If you don’t want to risk it that’s fine, there is still a With method that takes a lambda expression so you can freely avoid the magic.

The nice thing about this is I was able to remove NBuilder as a dependency and you no longer need to create an extension method for each builder to have a BuildList method that doesn’t require you to specify the generic types.

Why did you move to TestStack and why is it now called Dossier?

I moved the library to TestStack because it’s a logical fit – the goal that we have at TestStack is to make it easier to perform automated testing in the .NET ecosystem – that’s through and through what this library is all about.

As to why I changed the name to Dossier – most of the libraries that we have in TestStack have cool/quirky names that are relevant to what they do (e.g.Seleno, Bddfy). NTestDataBuilder is really boring so with a bit of a push from my colleagues I set about to find a better name. I found Dossier by Googling for synonyms of data and out of all the words dossier stood out as the most interesting. I then asked Google what the definition was to see if it made sense and low and behold, the definition is strangely appropriate (person, event, subject being examples of the sorts of objects I tend to build with the library):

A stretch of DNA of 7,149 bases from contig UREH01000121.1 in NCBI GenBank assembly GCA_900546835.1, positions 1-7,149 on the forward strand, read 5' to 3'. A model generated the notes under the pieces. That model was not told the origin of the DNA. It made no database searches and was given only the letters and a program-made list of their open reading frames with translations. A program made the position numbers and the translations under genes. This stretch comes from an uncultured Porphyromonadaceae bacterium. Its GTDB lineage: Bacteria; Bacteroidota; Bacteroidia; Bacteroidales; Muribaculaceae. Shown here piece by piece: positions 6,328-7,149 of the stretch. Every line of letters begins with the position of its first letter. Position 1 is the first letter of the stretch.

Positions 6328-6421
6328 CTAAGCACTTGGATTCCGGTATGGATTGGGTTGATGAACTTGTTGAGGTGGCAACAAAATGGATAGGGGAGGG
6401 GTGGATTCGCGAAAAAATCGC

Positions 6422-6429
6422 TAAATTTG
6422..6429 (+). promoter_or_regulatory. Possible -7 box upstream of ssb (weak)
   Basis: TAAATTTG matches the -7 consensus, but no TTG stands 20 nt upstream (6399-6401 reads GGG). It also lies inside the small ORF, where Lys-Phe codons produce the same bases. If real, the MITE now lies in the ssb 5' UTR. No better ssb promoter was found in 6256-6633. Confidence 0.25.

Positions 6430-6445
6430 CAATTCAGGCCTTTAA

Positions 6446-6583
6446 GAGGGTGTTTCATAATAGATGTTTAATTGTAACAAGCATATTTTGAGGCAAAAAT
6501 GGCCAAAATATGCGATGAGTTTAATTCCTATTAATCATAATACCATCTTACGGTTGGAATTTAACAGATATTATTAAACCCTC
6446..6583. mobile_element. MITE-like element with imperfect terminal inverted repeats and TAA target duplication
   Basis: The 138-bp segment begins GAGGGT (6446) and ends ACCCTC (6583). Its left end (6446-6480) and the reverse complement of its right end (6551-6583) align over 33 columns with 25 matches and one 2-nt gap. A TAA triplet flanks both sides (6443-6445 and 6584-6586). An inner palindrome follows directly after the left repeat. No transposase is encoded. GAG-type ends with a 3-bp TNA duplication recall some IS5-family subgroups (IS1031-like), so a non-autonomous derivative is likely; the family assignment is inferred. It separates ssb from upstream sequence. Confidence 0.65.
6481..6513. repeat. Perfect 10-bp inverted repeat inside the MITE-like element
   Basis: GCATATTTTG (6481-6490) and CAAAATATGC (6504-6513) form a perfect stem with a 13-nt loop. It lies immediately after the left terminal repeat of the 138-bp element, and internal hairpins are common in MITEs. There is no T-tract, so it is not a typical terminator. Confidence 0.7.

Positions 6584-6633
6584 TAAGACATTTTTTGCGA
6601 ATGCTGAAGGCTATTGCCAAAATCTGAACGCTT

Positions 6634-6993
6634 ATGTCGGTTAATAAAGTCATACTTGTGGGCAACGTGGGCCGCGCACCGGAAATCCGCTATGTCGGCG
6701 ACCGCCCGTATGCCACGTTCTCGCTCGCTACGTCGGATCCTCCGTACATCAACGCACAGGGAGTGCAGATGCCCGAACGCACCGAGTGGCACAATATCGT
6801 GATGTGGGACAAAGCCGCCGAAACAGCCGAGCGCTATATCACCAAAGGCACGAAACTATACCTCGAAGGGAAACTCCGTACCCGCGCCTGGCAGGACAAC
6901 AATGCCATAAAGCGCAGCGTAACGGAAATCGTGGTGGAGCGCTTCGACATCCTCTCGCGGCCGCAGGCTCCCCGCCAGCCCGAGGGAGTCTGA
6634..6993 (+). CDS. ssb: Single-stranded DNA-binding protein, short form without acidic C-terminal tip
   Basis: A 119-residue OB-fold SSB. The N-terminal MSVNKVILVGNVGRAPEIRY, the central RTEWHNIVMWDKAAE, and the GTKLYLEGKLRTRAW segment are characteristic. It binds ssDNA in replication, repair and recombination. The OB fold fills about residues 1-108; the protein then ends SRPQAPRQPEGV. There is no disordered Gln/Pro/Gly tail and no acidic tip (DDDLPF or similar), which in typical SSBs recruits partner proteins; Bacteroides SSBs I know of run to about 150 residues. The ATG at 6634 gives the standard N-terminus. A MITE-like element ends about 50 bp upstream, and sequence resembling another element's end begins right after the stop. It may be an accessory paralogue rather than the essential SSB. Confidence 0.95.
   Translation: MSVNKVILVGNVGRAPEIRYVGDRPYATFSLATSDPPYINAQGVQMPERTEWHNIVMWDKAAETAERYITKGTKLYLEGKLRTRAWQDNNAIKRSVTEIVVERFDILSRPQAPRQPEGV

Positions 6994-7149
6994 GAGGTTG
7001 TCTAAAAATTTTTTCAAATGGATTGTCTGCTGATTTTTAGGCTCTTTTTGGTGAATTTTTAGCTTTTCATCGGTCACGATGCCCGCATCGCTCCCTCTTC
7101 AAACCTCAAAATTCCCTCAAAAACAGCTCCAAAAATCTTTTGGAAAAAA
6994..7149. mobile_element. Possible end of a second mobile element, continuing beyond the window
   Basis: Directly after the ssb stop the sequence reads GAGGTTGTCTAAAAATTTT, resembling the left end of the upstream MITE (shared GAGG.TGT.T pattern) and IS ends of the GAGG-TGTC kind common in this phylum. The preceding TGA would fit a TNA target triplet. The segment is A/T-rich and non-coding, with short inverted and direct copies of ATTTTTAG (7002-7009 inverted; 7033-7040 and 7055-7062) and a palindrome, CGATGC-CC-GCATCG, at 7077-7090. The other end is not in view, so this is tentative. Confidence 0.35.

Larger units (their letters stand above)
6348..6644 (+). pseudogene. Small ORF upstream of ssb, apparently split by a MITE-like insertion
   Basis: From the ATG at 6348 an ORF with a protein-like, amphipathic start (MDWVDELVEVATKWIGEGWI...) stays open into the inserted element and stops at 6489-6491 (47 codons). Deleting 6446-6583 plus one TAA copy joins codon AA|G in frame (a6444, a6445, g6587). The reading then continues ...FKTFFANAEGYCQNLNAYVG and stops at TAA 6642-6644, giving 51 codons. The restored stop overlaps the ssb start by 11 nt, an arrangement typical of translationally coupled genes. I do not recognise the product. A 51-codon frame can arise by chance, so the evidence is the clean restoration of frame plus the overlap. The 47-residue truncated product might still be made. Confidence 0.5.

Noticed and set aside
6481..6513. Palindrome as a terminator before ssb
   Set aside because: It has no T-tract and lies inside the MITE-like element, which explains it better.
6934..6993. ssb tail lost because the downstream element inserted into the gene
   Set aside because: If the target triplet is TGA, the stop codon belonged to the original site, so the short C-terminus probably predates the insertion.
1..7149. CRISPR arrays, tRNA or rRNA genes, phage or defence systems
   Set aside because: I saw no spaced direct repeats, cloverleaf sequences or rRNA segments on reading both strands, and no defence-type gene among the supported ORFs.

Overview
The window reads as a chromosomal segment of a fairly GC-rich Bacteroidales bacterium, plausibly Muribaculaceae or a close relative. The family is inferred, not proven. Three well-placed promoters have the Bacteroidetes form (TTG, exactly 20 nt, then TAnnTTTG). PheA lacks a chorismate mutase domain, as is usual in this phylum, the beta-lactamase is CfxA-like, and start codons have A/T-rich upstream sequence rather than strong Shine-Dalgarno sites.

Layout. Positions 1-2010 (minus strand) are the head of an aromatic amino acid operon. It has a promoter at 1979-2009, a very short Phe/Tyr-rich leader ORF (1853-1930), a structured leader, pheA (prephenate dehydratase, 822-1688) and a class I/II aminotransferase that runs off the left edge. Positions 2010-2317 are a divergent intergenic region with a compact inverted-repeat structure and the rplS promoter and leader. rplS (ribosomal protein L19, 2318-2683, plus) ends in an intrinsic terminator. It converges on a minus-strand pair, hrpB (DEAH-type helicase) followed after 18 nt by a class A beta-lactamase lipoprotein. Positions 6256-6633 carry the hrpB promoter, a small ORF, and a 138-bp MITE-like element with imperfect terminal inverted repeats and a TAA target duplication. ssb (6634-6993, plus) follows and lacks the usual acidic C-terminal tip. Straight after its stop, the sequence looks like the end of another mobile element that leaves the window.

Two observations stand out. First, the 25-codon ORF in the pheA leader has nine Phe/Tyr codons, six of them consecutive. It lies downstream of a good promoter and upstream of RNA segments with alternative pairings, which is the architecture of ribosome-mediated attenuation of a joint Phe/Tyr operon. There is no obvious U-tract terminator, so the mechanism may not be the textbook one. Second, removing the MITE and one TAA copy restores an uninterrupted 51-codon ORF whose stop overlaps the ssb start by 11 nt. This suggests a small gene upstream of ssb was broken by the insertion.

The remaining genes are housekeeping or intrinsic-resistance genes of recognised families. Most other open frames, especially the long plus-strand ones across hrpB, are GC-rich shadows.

a collection of documents about a particular person, event, or subject

Mundane stuff

The GitHub repository has been moved to https://github.com/TestStack/TestStack.Dossier/ and the previous URL will automatically redirect to that address. I have released an empty v2.0 NTestDataBuilder release to NuGet that simply includes TestStack.Dossier as a dependency so you can do anUpdate-Package on it if you want (but will then need to address the breaking changes).

If you have an existing project that you don’t want to have to change for the breaking changes then feel free to continue using NTestDataBuilder v1 – for the featureset that was in it I consider that library to be complete and there weren’t any known bugs in it. I will not be adding any changes to that library going forward though.

As usual you can grab this library from NuGet.